nanonaturalist:

talons-mcbeak:

lampfaced:

nanonaturalist:

demonladytakkuri:

nanonaturalist:

Barn Owls are THE BEST. They are in a separate family from all other North American owls, and instead of whoo hoooting they do the TV STATIC SCREAM FROM YOUR NIGHTMARES.

Gotta love the raptor presentations at the state parks! This was at Lockhart State Park tonight at our Master Naturalist meeting. These presenters rehabilitate injured birds of prey through Austin Wildlife Rescue (austinwildliferescue.org), an organization that always NEEDS VOLUNTEERS to help out with the adorable baby animals. If you’re in Central Texas, check them out!

June 18, 2018

The barn owls are members of the family “tytonidae” while every other owl species is a member of the “strigadae” family.

While we typically think of owls like the one in the original post as being barn owls, every species in the family can technically be considered a barn owl.

This includes the various species of masked owls which are relatively similar to your common barn owl

As well as both varieties of sooty owl which are strikingly different than the common barn owl

There are also the grass owls which are behaviorally different than other barn owls in their habits of living on the ground rather than trees

And the two odd tytos out, the red owl and ashy faced owl respectively. Scientists know almost nothing about the former and no individuals have been kept in captivity despite being discovered quite some time ago. Even photographs of it are rare, but it appears to be an orange barn owl with a pink face.

Structurally speaking, barn owls actually have very few traits in common with strigadae owls as their face and beak shapes and proportions are entirely different. There are also differences in their legs and talons, while their similarities are limited to feather composition, ear placement, spinal structure, and binocular vision among a few other internal components.

That being said, barn owls are far from the only family of non-hooting owls as hooting is almost exclusive to larger species, typically genus Strix or bubo. Many other species will trill, screech, and/or hiss.

Barn owls are rather unique in having an incredibly keen sense of hearing, even in comparison to other owls. They can hear and discern between different heartbeats and triangulate the sound perfectly due to their satellite dish-like face shape.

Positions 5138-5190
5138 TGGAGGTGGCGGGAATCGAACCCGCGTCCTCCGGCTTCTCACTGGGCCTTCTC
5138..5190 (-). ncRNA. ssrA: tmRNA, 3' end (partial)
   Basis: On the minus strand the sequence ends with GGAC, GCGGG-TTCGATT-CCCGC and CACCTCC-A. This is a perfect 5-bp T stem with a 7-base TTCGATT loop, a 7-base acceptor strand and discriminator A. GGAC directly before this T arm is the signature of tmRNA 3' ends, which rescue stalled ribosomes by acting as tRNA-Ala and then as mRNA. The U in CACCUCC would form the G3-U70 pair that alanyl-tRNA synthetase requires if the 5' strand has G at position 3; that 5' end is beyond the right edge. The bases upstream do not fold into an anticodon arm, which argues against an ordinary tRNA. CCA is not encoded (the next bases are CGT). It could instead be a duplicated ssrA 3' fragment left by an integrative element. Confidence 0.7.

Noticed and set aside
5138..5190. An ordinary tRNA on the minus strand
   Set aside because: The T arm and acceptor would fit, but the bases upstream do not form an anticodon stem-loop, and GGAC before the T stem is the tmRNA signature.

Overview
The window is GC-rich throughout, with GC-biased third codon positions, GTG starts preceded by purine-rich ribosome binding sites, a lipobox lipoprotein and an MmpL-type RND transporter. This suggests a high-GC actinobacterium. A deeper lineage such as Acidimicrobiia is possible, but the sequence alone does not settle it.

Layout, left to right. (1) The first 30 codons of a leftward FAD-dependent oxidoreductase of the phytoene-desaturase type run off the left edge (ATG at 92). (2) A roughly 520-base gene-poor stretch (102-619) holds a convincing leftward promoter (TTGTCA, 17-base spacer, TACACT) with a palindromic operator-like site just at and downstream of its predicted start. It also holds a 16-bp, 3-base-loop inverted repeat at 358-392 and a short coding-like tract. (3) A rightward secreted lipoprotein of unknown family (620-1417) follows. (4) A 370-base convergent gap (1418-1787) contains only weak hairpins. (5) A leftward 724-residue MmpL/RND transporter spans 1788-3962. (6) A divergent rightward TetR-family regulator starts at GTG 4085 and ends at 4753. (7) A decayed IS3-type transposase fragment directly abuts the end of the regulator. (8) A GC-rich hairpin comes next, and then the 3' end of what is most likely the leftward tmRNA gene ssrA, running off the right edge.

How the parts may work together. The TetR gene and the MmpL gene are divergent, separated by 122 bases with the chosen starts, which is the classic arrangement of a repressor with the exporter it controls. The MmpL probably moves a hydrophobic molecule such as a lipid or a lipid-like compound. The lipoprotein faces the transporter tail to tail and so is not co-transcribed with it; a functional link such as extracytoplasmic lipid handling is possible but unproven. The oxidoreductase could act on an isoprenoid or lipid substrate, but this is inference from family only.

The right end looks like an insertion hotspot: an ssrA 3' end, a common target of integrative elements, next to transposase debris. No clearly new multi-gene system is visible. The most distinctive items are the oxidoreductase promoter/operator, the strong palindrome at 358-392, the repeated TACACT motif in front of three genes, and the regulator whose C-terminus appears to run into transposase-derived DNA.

In addition, this barn owl is not actually Tyto alba, it’s a Tyto furcuta, T. alba is the species native to Western Europe while T. furcuta is native to North America.

Many thanks for this owlditional quality content. I give three screams of approval 👍

bay owls (genus Phodilus) are in Tytonidae and they are some of my favorite owls of all time. they can be found in Southeast Asia, and some sites claim central Africa as well but I’m not sure?

they can shut their eyes and look eyeless

OR OPEN THEIR EYES WIDE THIS AND LOOK LIKE DEMONS

did I mention they have the best judgemental faces because of their eye positioning

and babies look like tiny demonic gryphons

last I went looking, not a lot is known about bay owl behavior aside from general Tyto habits. I just know they’re so out there appearance-wise and I love them so much for it.

IIIIIT’S TYTONIDAE TIIIIIME

(Small correction: the American barn owl is Tyto furcata!)

Anyway, I love everything about this post. Tyto alba hasn’t been photographically represented yet here so I’m just gonna go ahead and add this lovely boy. His name is Valentino, he’s an education ambassador, he’s 16 years old, and he’s an absolute delight. 😍

What a handsome gentleman!

Valentino has stolen my heart 😍

October 25, 2018

@argumate is this one:

I see the resemblance

xenoqueer:

whyyoustabbedme:

It’s like ending network neutrality/fair peering arrangements for postage, basically??

The most basic summary I can come up with is that mail going from China to the US via postal services is now going to cost as much as mail going from the US to China does. Until now, senders in China (and other lower wealth nations) paid lower prices to ship, which is why it’s often cheaper to buy things and have them shipped directly from China to the US, (eg AliExpress) than buy things from US sellers (eg Ebay) and have them shipped within the US. That’s the intended goal: by equalizing the shipping costs for US and international sellers, hypothetically US sellers will see increased business and profits.